To a lot of people, the word henna conjures up images of intricately hand, feet and general body decorations. But did you know that henna is completely natural? Henna is a paste that is made from crushing the leaves and the twigs of the henna plant.
The henna plant goes by various names such as the henna tree, mignonette or the Egyptian Privet. The tree can grow up to fifteen feet high. It is a woody plant that produces scented flowers that are used to make perfume. The resulting paste (dye) which is pale green in colour is what is known as henna. The dye itself is called Lawson and orange/red in colour and is very safe to use.
Where did Henna originate from?
The origins of henna are conflicting, however what has never been in doubt is that Henna has been used for more 9000 years. It is believed that Henna originated from India, yet other accounts suggest that it originated in ancient Egypt and used to beautify pharaohs.
Henna was also used by people who lived in the desert to cool themselves off. They did this by making a paste and then dipping there feet and hands in that paste. It created a cooling sensation, which was a relief from the scorching sun.
The uses of Henna
To decorate hair, skin and nails
• For the hair, henna results in a range of colour depending on the shade of your hair. It can be bright red, red highlight, to brown. To get the shade you desire, keep dyeing your hair with henna until you get the shade you want.
• When you apply henna on the nails, the resulting colour is bright orange. It’s long lasting, staying as long as the nail. As the nail grows, you’ll notice that the new nail has no henna but the original henna on the old nails remains. Henna is the best alternative to nail polish; it’s long lasting and has a leasing, unique look.
• Henna makes beautiful designs on the skin which can last for months. In some cultures, women apply henna for festivities such as weddings and also other celebrations.
• Henna is used to treat cracking and weak nails. To treat your cracked nails, soak henna leaves in water overnight and then drink this mixture. Do this for ten days.
• Dandruff can be treated using henna because it’s anti-bacterial and anti-fungal.
• Henna use is known to seal and repair hair cuticles, thus maintaining the healthiness of the hair.
• The bark of the henna plant is used to treat liver enlargement and jaundice.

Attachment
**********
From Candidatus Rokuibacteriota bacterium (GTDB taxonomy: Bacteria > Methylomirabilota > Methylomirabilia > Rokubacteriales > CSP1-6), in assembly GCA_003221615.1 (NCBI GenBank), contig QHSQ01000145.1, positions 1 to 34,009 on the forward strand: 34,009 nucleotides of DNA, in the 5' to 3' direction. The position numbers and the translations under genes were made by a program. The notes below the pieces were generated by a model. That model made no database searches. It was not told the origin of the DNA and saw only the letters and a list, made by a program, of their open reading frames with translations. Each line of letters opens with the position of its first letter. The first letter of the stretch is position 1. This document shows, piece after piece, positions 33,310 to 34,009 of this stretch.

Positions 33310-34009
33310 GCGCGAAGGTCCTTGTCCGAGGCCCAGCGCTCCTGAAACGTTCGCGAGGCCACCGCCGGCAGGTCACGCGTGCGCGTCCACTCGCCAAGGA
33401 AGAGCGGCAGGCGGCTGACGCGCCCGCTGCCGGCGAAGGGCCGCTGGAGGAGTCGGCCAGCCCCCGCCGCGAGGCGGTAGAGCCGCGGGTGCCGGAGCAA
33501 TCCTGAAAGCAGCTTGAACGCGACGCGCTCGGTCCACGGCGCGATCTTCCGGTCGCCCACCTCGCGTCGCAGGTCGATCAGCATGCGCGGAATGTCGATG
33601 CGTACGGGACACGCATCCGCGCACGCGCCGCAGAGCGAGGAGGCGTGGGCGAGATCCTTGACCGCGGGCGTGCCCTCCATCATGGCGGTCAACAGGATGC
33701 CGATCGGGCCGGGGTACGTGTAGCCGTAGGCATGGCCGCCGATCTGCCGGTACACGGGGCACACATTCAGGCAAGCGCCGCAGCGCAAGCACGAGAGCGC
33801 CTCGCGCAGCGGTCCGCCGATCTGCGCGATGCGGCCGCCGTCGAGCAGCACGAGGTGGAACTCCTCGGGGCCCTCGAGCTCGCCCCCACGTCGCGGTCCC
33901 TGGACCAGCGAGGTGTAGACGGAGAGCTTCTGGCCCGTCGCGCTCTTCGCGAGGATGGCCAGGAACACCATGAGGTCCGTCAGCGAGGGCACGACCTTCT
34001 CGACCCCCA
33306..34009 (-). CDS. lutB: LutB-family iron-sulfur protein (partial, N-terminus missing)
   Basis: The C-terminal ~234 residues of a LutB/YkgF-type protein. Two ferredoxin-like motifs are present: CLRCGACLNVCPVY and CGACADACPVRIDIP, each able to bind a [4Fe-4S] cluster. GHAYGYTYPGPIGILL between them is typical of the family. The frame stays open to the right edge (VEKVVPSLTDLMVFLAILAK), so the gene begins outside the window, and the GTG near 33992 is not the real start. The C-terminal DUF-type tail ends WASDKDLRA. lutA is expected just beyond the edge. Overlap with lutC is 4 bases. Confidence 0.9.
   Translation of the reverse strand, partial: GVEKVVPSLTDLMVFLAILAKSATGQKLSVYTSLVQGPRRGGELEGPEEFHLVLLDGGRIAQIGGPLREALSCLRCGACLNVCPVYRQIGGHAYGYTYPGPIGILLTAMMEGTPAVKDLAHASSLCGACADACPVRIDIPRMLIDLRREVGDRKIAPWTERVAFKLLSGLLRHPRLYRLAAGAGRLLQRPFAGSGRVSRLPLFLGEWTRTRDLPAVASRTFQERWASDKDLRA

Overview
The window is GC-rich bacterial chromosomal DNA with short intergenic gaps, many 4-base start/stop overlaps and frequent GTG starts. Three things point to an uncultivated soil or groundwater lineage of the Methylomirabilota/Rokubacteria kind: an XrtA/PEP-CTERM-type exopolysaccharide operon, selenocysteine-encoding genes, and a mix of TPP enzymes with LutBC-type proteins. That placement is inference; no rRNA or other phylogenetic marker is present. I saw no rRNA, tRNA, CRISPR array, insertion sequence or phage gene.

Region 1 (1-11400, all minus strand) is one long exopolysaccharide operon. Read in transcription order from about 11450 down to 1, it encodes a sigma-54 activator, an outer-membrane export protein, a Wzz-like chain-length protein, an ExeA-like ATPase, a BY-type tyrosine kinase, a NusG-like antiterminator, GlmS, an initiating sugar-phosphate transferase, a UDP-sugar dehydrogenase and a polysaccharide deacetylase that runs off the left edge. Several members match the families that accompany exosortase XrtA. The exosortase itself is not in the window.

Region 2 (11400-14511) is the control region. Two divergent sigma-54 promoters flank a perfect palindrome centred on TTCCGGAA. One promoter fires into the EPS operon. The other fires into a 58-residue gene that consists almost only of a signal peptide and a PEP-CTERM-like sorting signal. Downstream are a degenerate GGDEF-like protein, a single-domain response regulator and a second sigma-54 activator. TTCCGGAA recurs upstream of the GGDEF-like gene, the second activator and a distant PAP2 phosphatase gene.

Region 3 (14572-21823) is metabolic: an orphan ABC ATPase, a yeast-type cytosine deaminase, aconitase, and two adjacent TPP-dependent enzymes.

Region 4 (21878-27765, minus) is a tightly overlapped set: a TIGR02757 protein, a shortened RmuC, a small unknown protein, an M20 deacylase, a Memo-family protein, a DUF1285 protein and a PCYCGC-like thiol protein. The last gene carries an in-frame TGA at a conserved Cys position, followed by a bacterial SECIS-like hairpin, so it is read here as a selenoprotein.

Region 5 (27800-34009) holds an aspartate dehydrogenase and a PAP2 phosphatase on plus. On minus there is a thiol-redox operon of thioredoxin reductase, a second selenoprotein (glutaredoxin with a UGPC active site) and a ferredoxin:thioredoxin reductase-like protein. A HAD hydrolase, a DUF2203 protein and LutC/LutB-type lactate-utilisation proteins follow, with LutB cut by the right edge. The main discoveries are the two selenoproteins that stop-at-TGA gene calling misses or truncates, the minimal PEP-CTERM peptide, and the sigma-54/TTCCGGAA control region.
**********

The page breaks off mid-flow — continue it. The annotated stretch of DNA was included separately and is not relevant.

• Due to its cooling effect, henna is used to treat headaches brought about by excess heat. The henna flowers are crushed into a paste, which is then applied to the temples. It gives instant and quick relied to the headache sufferer.
• Arthritic pain can be reduced by massaging henna oil to the affected limbs. Regular massaging can over time, greatly reduce this pain.
• Because of its anti-bacteria and anti-fungal qualities, henna can be used to treat various skin conditions such as ringworms and athletes foot.
• Henna leaves boiled in mustard oil can be used to treat baldness. This mixture is rubbed onto the scalp regularly.
• The bark of the henna plant is very effective in treating dysentery. The seeds are crushed and mixed with ghee, rolled into small balls which are then swallowed with water.
• If you regularly get a sensation of your feet burning, mix the leaves of the henna plant with vinegar and apply to the soles of your feet.
• If applied to a burn, henna decreases the infection on the site, decreases the pain and ir decreases fluid loss from the burnt area.
• Applied as a paste, henna helps to get rid of stubborn warts. Apply the paste for a period of several weeks, and soon it will gradually disappear.
The advantages of henna
• Unlike other decorative treatments such as tattoos, henna is not permanent and the colour starts to fade after four to six weeks. When it does fade, it doesn’t leave any residues on your skin or hair.
• Long term use of henna is safe as compared to other products laced with chemicals. Henna is a natural product, with no chemicals added.
• While it dyes your hair, henna also enhances your natural hair colour, leaving it shiny and healthy looking.
• When used on the hair, it cleanses the hair, without stripping the hair of its natural oils. It also helps to add body to hair, especially for people with thin, limp hair.
• Because of how natural henna is, it rarely causes any allergic or adverse reactions, although it’s advisable to start off with a small patch to test it on your skin or hair.
The disadvantages of using henna
• As with most natural products, it’s difficult to give an exact outcome of using it on hair or skin. It will give different shades depending on many factors such as your natural a colour, the quality of the henna etc.
• Dyeing hair with henna is a messy process which can mess up your clothes. It also a time-consuming process, involving mixing the paste with liquids such as green tea, and then leaving it to sit overnight.
• A section of henna users have complained of excessive dryness of hair; however this can be countered by regular conditioning of the air.
• Henna is pretty long lasting, and can stay for months. This means that you must be prepared to stay with that colour until it fades off.
• Some retailers pass of black henna as natural henna which is not the case. Natural henna only results in that red/brown colour, not black. Products marketed as black henna are in fact not henna, and can even cause dangerous allergic reactions due to the substances used to make it.
• Henna can cause a permanent loss of curls in your hair (although this may not necessarily be a disadvantage)